One of the most influential effects of emotion in decision making involves expected emotions. These are the emotions that people predict they will feel for an outcome. For example, a contestant in ‘Deal or No Deal’ might make a decision based on how good one feels after accepting the banks offer of $125,000 or how bad one feels after rejecting the banks offer and realizing that their briefcase has only $10.
Expected emotions are one of the factors that contribute to ‘risk aversion’- the tendency to avoid taking risks. Risk aversion tendency increases when one believes that a certain loss will have a larger impact than gain.
Immediate emotions can also affect decision making. These are the type of emotions you feel at that specific moment for example, making a decision to leave your current job out of anger when your boss is unhappy with your work.
Incidental emotions are perhaps the most common emotions that affect us in our day to day lives. These are emotions that are not caused by having to make a decision. These emotions can be related to a person’s general mood, something that happened earlier in the day(good or bad), or a general setting such as the background music played in a game or yells of an audience in a game show.
Integral Immediate emotions are emotions- such as anxiety- that can influence our decision making. These emotions also encourage risk aversion decision making. Integral immediate emotions often lead to stress. In this case, most decisions made are under pressure and consequently, can influence for poor decision making.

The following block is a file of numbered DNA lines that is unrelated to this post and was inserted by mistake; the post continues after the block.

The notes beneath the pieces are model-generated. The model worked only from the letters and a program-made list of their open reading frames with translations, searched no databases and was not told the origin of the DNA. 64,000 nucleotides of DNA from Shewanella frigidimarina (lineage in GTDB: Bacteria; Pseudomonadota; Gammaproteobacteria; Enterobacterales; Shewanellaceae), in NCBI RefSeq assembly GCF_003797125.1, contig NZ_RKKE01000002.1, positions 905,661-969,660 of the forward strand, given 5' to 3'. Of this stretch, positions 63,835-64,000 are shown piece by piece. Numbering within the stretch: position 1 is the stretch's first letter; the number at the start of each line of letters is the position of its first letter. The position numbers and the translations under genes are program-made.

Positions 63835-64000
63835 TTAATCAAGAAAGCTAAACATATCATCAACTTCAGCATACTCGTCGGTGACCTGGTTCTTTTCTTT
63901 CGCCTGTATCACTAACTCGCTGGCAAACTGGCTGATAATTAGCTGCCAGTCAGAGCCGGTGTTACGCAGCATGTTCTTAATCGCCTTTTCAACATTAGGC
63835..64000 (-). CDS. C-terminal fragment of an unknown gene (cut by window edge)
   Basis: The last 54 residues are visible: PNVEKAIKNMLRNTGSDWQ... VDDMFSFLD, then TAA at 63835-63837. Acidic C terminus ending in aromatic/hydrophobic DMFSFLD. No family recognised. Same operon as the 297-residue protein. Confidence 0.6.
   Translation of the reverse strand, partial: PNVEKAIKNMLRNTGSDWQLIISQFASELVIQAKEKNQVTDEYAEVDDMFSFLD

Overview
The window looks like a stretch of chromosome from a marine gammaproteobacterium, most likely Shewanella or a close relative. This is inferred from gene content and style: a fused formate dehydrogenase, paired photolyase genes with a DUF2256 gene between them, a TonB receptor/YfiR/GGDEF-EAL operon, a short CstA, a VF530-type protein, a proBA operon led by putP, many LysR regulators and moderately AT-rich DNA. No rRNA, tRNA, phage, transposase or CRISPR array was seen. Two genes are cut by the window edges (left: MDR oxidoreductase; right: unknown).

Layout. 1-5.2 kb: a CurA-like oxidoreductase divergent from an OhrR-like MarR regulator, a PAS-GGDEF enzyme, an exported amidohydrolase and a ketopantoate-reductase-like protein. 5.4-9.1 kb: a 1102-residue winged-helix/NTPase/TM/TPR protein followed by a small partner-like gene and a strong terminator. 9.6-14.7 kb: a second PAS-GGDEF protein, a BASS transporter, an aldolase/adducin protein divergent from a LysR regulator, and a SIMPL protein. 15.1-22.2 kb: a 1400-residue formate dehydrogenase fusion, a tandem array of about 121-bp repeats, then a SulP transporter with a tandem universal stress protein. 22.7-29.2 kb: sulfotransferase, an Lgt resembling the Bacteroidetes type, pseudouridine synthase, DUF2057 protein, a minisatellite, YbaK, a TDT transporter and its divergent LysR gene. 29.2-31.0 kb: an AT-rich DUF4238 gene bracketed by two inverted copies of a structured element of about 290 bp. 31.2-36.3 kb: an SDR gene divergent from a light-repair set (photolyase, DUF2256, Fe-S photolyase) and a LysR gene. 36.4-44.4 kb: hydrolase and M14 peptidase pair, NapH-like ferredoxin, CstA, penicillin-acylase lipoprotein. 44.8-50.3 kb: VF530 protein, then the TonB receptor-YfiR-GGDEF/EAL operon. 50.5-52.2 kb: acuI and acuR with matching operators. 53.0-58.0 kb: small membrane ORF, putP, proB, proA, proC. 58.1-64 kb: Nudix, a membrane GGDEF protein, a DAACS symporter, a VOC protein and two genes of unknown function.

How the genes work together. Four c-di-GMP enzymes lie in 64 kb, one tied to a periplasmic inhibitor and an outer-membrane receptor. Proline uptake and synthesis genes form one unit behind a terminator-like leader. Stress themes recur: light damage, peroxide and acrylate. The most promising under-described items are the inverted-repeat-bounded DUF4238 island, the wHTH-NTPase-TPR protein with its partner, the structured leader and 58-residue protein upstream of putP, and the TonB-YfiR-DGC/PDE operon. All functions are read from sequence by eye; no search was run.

The fact that emotions can play a role in decision making was first implied by observing people who had their prefrontal cortex damaged. These people suffered from flattened emotions, an inability to respond to emotional events and have impaired decision making. One explanation for this effect is that these people find it difficult to evaluate the emotional outcome.
location of the Prefrontal cortex
In conclusion, tho you probably don’t notice, emotions affect your decisions. Therefore, next time when you make a decision make sure you are aware of what you are feeling and make sure to think if it’s the right time to make a decision.
Edited by: Keerthana Suresh
http://www.farhanspokenenglishclasses.com/weoffer.php (Featured image)
Cognitive psychology, Bruce Goldstein (4th edition)